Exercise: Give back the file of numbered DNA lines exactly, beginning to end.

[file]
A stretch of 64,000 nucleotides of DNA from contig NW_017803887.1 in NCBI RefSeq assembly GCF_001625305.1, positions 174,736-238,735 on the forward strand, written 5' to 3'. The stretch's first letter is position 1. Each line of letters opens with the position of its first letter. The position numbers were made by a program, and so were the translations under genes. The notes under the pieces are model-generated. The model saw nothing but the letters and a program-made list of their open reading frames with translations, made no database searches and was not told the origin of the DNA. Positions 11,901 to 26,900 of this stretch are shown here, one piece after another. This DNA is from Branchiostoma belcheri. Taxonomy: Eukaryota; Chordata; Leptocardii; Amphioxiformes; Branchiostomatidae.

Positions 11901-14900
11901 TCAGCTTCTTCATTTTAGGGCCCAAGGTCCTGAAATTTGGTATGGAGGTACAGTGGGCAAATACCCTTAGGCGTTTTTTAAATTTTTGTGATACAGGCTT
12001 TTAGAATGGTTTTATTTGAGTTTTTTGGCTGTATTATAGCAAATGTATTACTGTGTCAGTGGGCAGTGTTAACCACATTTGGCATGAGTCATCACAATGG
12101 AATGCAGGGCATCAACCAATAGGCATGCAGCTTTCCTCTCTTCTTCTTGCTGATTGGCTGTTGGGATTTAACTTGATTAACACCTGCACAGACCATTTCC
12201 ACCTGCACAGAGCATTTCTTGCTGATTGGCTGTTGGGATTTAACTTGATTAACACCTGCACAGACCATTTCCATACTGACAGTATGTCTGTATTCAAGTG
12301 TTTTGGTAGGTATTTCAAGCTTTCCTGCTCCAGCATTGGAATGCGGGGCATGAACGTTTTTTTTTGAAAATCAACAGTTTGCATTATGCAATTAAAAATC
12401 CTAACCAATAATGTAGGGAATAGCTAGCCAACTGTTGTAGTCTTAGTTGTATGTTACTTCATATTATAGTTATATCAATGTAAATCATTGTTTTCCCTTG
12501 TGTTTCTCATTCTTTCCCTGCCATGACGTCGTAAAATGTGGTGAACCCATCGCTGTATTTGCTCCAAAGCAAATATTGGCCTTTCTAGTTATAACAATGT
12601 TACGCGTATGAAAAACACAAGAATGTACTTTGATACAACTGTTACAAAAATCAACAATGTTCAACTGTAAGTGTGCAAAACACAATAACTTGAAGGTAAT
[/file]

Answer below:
A stretch of 64,000 nucleotides of DNA from contig NW_017803887.1 in NCBI RefSeq assembly GCF_001625305.1, positions 174,736-238,735 on the forward strand, written 5' to 3'. The stretch's first letter is position 1. Each line of letters opens with the position of its first letter. The position numbers were made by a program, and so were the translations under genes. The notes under the pieces are model-generated. The model saw nothing but the letters and a program-made list of their open reading frames with translations, made no database searches and was not told the origin of the DNA. Positions 11,901 to 26,900 of this stretch are shown here, one piece after another. This DNA is from Branchiostoma belcheri. Taxonomy: Eukaryota; Chordata; Leptocardii; Amphioxiformes; Branchiostomatidae.

Positions 11901-14900
11901 TCAGCTTCTTCATTTTAGGGCCCAAGGTCCTGAAATTTGGTATGGAGGTACAGTGGGCAAATACCCTTAGGCGTTTTTTAAATTTTTGTGATACAGGCTT
12001 TTAGAATGGTTTTATTTGAGTTTTTTGGCTGTATTATAGCAAATGTATTACTGTGTCAGTGGGCAGTGTTAACCACATTTGGCATGAGTCATCACAATGG
12101 AATGCAGGGCATCAACCAATAGGCATGCAGCTTTCCTCTCTTCTTCTTGCTGATTGGCTGTTGGGATTTAACTTGATTAACACCTGCACAGACCATTTCC
12201 ACCTGCACAGAGCATTTCTTGCTGATTGGCTGTTGGGATTTAACTTGATTAACACCTGCACAGACCATTTCCATACTGACAGTATGTCTGTATTCAAGTG
12301 TTTTGGTAGGTATTTCAAGCTTTCCTGCTCCAGCATTGGAATGCGGGGCATGAACGTTTTTTTTTGAAAATCAACAGTTTGCATTATGCAATTAAAAATC
12401 CTAACCAATAATGTAGGGAATAGCTAGCCAACTGTTGTAGTCTTAGTTGTATGTTACTTCATATTATAGTTATATCAATGTAAATCATTGTTTTCCCTTG
12501 TGTTTCTCATTCTTTCCCTGCCATGACGTCGTAAAATGTGGTGAACCCATCGCTGTATTTGCTCCAAAGCAAATATTGGCCTTTCTAGTTATAACAATGT
12601 TACGCGTATGAAAAACACAAGAATGTACTTTGATACAACTGTTACAAAAATCAACAATGTTCAACTGTAAGTGTGCAAAACACAATAACTTGAAGGTAAT